After my triathlon (race report for 2013 Sprint Distance Emmett Triathlon), there were a vortex of forces converging on my mind.
- elation at accomplishment
- thoughts that I could have gone faster
- lack of appetite for many things
- physical tiredness
- a desire to dance
- focus on evaluating results
- general lack of focus
- thoughts of continued training to maintain fitness
- thoughts of enjoying a break in training intensity
Right after the race, there was a variety of fruit available, some of which I could successfully eat. And there was pizza which gagged me to look at and smell, but many other racers seemed to be fine with it. When I got home about 3 hours later, I could eat ½ of a cucumber and cream cheese sandwich, followed by a small chocolate milkshake. These are common elements of my diet and my system remained calm.
Then, for another 3 hours I basically had no idea of what was going on around me. Fortunately, I just gave in to the need to sleep. I had non-traumatic dreams of telling myself to run faster, which in my dreams I did. Call it dream therapy.
I thought I felt sort of refreshed when I woke up, but I found myself lacking direction. I decided to process my day by writing my race report and further analyzing my split times. Dinner must have happened, too.
For that night, I slept another 9 hours. When I woke up Sunday, my husband/coach encouraged me to eat a more substantial breakfast that included eggs, bread, cheese, and fruit juice. The day was a slow meandering blur, but before bed I couldn’t help but think that I should plan the next week’s workout schedule. I knew it would need to be easier, but my husband confirmed that moving the muscles some would be good.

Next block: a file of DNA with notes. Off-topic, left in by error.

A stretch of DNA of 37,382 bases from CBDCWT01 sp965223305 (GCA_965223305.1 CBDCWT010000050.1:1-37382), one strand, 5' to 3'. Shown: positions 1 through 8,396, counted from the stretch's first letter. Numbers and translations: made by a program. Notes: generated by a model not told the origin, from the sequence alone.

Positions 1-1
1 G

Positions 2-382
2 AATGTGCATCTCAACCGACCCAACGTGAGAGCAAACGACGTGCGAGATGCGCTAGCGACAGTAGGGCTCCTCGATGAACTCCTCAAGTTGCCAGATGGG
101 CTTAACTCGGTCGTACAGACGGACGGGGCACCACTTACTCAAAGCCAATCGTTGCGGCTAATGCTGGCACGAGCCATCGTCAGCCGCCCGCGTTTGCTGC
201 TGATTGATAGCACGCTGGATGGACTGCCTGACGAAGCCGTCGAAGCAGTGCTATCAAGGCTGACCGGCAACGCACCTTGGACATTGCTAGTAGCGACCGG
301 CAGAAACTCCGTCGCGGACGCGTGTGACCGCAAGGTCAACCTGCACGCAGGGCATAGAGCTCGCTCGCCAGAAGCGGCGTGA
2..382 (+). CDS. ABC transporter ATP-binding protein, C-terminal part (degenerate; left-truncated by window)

I had tapered and rested the last week before the race. Some of this was necessary because my right knee was feeling a tad stressed. I didn’t feel I had gone to extreme effort during the race, but had raced within my training limits. Still, I knew I should probably have a fairly easy week. My husband/coach confirmed this. I was advised to limit my activities to very moderate swimming and spin biking.
It was easier to comply that I thought it would be. Each day of the following week ended with me thinking, “Hmmm, I think my body was more tired than I knew.” I felt some guilt at “taking it easy,” but that was easier to manage since I had the counsel of my husband and a little research at sites about post triathlon recovery to help me.
Even after only 3 days of easy recovery level activity, I hit a wall the 4th day. The thought of exercise (other than normal chores), made me feel quite stressed. I tried to tell myself that it was just the occasional pre-workout slump, but when I finally gave myself permission to have another rest day, I felt a huge sense of relief.
After a week of this low-key approach, I feel somewhat rejuvenated, but also surprised that another week at a similar pace appeals to me. It is still a struggle, because I feel that at my age all my hard work can be undone by time more quickly than for a younger person. However, I remind myself of things like being sick for 4 weeks in the middle of winter and still being able to come back stronger this year than last. Its not like I’m trying to find excuses to sit in my rocker on the front porch and evaporate into the sunset, but I also need to work with the realities of an aging body fluctuating wildly with hormones. Aging is not avoided by positive thinking. All this exercise only helps if I don’t kill myself in the process.